We backpacked on the John Muir Trail, southbound from Mono Creek to Bear Creek, up and over the western ridge of Volcanic Knob, and arrived early enough to get in a bit of trout fishing. All told, we climbed 2100 feet and descended 1000 feet over seven miles of trail.
Vicki was worried about today’s hike. Two thousand feet is a very long climb for her. Now, I try my best to plan each day of these big treks, taking care to remain within her capabilities and desires, but sometimes the reality of the terrain demands extra exertion. This was one of those days. It happens. Luckily, she woke up feeling refreshed, and we headed out of camp in the dark, intent on conquering as much of the elevation gain as possible before it got too hot.
The first thing we noticed that morning was the smell of wildfire smoke. Yuck! We knew that it was from a fire way up north, near Yosemite, and that it wasn’t a threat to us, but Vicki’s poor lungs didn’t need any of this! She had enough trouble getting sufficient oxygen. Luckily, she was fully acclimated by this time, and the smoke was quite diluted. It’s main effect was on the visibility. The sunrise was all orange, and the nearby peaks were shrouded in haze. Not pretty at all.
But that didn’t change the trail any. It was composed of switchback after switchback, heading upward in endless procession. Luckily, the trail itself was perfectly graded, with minimal steps, rocks, and roots. A real knee-saver. Climbing it was more like gliding along, albeit slowly. Even Vicki was enjoying it. I think. Well, at least she wasn’t hating it. As an aid, I took on extra weight out of her pack, adding to my already large load. I was probably carrying well over sixty pounds! But that was fine with me, provided Vicki was OK. My Rule of Thumb was that as long as I could hike faster than her, I could take on more weight. The caveat being that I had to be able to lift it onto my back! Whew! Hoisting that big boy up into the air elicited quite a grunt, let me tell you.
Vicki only needed one nap to reach the top. Not bad! The trail leveled out as we crossed the wide ridge. Volcanic Knob was the peak that was above us, and it was interesting to see huge chunks of pumice along the trail, much like I saw last year, near the Red Cones by Devils Postpile. Less interesting were the actual clouds of smoke that suddenly wafted through the forest. The stink of them grew strong, and the visibility suffered. Luckily, the smoke drifted away soon afterward, and we never had much of a view anyway, thanks to the trees.
We were back up near 10,000 feet again, and the temperature never got too hot. We took breaks when a good view presented itself, and Vicki took yet another nap. She was feeling pretty good after all that climbing, and was looking forward to the easy downhill part of the day. Only 2.5 miles to go!
As we descended into the canyon, we came across several small creeks that flowed down from their source, high on the Mono Divide. Water-loving plants grew in flowery profusion. Vicki was truly enjoying this, and we both soaked our tired feet in the icy waters. Good times.
It didn’t take long before we arrived at Bear Creek, which was flowing well. We headed upstream a bit and eventually found a nice set of campsites just off the trail. We took the furthest one, since we were there so early. We set up the tent and got everything ready, including my fishing gear!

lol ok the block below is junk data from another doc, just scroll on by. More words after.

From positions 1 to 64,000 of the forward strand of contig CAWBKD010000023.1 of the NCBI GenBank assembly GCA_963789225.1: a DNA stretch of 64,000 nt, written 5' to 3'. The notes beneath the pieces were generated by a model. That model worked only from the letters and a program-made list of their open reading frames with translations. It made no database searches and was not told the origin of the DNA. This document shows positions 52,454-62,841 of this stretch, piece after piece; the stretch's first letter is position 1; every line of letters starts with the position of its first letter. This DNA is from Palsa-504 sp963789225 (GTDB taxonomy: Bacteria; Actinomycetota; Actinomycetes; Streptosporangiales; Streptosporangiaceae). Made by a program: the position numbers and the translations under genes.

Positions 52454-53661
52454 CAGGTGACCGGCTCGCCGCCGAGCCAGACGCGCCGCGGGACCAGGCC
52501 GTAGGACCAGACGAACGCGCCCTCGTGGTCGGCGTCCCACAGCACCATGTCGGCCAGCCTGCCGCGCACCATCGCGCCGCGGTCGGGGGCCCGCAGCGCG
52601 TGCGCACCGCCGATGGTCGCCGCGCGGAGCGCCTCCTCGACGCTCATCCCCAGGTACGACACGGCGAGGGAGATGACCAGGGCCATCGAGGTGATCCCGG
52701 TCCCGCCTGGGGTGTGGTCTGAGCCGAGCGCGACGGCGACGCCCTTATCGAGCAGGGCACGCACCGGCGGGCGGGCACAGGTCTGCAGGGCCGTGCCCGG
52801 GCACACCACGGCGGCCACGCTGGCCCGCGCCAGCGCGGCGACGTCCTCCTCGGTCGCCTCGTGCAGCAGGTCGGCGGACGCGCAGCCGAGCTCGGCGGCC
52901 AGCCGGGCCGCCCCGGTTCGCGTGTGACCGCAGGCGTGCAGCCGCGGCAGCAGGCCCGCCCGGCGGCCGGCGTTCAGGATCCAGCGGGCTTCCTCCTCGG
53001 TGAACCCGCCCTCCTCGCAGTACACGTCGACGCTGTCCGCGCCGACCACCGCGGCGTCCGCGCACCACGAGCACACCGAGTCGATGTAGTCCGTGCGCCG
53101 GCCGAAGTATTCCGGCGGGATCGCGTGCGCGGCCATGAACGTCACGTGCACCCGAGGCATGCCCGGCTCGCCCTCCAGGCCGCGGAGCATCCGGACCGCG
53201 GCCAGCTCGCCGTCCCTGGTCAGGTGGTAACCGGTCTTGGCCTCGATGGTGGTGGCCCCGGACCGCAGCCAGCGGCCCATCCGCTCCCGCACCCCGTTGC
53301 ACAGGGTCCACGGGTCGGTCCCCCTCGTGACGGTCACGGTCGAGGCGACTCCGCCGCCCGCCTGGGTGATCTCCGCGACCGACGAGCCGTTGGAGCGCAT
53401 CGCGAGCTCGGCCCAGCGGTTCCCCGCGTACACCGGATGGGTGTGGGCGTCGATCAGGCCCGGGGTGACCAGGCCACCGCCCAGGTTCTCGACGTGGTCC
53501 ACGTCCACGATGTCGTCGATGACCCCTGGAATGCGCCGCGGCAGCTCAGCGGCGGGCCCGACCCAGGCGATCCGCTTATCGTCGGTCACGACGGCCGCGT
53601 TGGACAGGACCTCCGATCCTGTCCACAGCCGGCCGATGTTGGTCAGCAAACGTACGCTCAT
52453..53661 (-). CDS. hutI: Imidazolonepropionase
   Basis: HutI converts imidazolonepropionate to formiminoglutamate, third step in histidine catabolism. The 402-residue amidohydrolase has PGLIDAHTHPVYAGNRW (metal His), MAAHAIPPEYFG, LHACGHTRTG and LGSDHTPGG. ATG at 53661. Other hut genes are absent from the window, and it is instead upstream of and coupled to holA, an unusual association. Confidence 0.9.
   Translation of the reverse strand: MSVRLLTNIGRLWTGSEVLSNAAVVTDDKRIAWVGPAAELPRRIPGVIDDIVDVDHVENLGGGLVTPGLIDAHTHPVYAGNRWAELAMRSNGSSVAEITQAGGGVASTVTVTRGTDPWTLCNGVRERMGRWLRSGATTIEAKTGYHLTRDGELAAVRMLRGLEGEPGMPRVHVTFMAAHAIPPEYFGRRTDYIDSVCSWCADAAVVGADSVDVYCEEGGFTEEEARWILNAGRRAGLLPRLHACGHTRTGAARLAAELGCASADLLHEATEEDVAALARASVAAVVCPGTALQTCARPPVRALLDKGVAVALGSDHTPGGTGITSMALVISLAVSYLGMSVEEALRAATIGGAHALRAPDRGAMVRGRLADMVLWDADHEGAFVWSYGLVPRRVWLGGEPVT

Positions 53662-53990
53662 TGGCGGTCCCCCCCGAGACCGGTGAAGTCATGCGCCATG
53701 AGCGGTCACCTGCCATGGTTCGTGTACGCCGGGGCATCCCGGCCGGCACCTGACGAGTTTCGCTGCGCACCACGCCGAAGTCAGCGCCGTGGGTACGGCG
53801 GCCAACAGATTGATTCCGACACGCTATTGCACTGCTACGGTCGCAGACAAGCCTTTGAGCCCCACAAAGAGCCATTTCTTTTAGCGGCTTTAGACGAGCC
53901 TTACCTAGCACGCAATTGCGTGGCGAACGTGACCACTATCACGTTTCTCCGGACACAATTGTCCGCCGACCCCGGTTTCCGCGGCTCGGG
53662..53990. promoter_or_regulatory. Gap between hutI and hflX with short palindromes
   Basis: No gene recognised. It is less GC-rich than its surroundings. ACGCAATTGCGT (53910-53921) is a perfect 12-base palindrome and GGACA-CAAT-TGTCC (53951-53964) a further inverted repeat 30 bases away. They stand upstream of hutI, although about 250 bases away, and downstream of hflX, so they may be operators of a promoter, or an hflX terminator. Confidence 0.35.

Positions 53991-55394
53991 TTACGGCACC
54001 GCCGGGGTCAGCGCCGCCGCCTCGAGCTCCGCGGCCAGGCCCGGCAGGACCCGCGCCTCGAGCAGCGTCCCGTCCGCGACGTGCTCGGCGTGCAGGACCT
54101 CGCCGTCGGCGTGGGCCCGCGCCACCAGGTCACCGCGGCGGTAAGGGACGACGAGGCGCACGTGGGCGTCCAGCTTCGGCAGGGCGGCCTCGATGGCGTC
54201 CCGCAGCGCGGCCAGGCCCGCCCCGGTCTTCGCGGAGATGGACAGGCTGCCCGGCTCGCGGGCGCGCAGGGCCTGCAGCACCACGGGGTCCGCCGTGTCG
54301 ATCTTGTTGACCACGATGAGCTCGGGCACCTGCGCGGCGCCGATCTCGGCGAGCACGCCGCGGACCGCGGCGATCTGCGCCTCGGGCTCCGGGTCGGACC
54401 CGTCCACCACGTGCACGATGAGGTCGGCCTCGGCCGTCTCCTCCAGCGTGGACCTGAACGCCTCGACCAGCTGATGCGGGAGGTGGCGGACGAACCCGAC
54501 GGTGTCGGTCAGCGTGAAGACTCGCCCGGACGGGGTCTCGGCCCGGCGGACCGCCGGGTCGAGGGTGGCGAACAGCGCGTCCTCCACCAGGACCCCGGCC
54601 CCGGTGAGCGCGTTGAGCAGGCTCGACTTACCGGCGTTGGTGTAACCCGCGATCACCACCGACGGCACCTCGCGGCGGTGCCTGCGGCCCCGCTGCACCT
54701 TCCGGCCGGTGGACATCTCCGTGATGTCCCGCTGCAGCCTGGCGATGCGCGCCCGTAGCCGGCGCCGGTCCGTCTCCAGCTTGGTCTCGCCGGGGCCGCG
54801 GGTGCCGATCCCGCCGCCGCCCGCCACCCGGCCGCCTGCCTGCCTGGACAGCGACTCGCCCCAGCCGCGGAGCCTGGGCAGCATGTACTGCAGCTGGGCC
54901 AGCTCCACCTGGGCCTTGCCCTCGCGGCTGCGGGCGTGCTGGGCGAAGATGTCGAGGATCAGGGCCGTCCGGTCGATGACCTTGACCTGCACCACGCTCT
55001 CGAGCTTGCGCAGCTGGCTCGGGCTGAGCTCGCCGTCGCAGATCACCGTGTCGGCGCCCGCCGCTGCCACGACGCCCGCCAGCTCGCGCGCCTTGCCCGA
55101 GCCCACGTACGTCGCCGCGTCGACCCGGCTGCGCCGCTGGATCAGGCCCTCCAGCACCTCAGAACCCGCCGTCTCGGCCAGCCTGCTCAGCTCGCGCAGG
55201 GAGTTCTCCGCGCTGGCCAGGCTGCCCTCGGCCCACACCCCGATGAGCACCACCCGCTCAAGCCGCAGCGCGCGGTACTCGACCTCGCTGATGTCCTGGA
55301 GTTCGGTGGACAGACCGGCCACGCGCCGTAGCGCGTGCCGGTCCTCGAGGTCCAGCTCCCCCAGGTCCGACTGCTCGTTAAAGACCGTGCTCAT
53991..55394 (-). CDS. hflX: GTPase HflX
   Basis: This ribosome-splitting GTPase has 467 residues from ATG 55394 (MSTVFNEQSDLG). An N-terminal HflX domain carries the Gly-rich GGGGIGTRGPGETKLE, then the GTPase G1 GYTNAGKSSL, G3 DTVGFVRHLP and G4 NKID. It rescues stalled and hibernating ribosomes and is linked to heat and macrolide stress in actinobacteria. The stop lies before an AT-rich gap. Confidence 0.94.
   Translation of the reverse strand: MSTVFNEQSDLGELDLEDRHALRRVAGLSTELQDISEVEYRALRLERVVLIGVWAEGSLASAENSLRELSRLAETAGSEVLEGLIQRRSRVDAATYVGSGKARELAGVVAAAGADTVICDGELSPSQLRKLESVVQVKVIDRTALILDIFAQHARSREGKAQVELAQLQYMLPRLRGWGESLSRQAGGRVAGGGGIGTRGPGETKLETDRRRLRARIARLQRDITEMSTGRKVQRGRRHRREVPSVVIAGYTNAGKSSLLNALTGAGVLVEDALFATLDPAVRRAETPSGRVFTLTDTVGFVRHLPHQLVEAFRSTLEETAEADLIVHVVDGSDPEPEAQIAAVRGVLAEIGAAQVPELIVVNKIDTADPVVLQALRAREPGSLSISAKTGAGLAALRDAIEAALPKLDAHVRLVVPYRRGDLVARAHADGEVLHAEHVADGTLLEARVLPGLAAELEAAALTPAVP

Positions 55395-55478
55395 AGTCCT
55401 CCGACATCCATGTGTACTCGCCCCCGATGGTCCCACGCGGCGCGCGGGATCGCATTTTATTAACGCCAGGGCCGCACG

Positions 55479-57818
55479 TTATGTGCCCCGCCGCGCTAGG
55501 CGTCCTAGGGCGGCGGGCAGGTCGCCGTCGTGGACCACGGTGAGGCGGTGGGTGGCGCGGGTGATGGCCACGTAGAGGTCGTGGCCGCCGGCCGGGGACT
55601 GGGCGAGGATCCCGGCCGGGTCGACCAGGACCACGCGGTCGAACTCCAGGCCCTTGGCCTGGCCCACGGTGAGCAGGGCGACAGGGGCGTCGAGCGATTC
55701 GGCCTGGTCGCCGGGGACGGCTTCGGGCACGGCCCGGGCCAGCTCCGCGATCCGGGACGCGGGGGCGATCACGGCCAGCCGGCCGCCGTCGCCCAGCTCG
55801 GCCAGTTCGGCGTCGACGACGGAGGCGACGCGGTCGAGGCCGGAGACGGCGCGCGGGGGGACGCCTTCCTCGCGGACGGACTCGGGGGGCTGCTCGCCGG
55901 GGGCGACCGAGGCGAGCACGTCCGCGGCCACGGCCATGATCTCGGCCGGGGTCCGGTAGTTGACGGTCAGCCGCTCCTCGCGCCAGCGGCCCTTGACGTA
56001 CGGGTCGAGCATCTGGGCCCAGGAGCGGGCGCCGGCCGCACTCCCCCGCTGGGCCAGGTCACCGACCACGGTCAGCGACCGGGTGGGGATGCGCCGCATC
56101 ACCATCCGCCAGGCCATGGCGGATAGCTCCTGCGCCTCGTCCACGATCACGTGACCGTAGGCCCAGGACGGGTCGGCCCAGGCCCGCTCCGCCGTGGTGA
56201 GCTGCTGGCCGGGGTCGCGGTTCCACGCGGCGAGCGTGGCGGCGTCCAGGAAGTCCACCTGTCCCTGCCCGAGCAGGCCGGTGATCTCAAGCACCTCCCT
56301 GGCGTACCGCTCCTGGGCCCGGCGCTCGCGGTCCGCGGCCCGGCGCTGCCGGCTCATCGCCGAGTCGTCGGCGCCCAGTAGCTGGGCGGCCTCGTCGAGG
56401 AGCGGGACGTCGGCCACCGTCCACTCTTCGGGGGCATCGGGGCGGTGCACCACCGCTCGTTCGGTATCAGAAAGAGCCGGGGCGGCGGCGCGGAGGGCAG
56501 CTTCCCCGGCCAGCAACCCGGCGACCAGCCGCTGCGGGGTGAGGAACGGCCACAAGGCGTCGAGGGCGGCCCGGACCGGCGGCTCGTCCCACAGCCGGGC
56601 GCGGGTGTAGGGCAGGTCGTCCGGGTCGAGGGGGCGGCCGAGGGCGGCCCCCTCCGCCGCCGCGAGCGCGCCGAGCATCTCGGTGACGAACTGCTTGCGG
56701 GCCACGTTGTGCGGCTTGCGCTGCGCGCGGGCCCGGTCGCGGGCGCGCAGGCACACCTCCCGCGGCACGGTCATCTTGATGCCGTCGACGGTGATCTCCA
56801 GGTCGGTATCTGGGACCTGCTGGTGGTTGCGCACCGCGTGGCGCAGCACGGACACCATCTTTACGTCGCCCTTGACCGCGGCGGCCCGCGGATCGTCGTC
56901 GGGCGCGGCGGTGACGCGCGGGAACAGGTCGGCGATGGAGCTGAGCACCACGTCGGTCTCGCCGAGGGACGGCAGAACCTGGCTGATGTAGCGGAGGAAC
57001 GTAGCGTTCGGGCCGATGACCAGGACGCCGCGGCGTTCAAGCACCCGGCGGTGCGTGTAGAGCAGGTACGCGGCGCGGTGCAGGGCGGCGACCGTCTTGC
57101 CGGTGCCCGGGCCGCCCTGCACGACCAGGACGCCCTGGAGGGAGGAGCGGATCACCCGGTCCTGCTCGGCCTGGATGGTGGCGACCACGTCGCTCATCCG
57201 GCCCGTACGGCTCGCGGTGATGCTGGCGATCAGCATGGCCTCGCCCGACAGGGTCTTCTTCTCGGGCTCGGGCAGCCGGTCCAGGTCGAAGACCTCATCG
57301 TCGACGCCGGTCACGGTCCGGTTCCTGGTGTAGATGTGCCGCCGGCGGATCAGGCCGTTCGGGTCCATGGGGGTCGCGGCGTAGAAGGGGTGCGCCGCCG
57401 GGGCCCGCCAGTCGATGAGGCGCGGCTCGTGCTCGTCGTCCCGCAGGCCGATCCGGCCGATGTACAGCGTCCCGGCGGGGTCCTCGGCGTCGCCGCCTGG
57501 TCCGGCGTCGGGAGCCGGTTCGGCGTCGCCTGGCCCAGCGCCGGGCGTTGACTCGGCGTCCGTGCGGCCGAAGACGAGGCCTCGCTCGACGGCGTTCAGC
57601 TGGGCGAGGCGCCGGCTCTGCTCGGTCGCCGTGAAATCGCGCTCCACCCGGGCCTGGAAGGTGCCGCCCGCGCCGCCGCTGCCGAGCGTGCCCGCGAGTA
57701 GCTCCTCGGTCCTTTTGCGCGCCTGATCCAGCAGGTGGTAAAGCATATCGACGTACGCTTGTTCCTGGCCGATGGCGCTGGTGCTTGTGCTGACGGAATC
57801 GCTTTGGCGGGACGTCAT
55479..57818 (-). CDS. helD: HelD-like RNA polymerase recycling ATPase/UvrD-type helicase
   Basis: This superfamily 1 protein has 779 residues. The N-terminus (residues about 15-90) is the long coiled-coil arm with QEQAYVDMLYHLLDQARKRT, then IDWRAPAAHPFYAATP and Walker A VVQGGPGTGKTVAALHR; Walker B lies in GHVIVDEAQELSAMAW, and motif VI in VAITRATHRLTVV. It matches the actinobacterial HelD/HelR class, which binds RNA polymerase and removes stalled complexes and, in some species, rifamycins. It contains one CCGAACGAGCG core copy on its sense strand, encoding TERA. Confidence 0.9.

“Not so fast, John!” Vicki said. The first thing to do was laundry. We try to do it every three days, and today was the fourth day. It was overdue, and we were here early enough that it would have plenty of time to dry in the sun. While she scrubbed, I filtered our daily two gallons of water. Then I took my turn wringing out the wet clothes. This takes effort, but it’s worth squeezing out every last drop if you expect it to get dry.
After that, Vicki chilled in camp, reading her Kindle, while I headed back to the creek to fish. Now, I have to admit that I had never fly fished in a flowing stream. Thus far (since last year’s fishing trip) I had only fished in High Sierra lakes. I was a bit nervous about this, as I was proceeding via book learning alone. I was mostly worried about snagging my line on a log or rock, in which case I would then lose my hook and have to tie on a new one. And I didn’t have an endless supply of flies. So I had to choose my locations carefully, such as deep pools with slow flow, just below a rapids. There weren’t a lot of these, but I tried anyway. In fact, I could see the small fish (which I heard were Golden Trout) and they eluded me every single time, staying just out of reach of my line. Yes, I admit that I got shut out. They were far too wary, and I wasn’t much of a fisherman anyway, so that was that. But at least I tried.
Vicki came down to visit, and we hung out by the creek. Southbound JMT hikers went by, most of them fresh from a resupply at nearby VVR (Vermillion Valley Resort) and none of them was interested in camping quite yet. That was OK with us. We ended up having the campsite to ourselves that night. I put away my fly rod and we headed back to camp. We packed up our dry laundry and stowed the clothesline. Then we ate a freeze-dried meal and called it good. We entered the tent and checked out the map, We had another climb tomorrow, and another seven mile day. Vicki groaned. I told her how pretty Marie Lake was going to be, and that helped a little. Rubbing her feet helped a lot more. After that, it was bedtime,
For a topographic map of the hike see my CalTopo Page
For LOTS more photos of the trek see my Flickr Page
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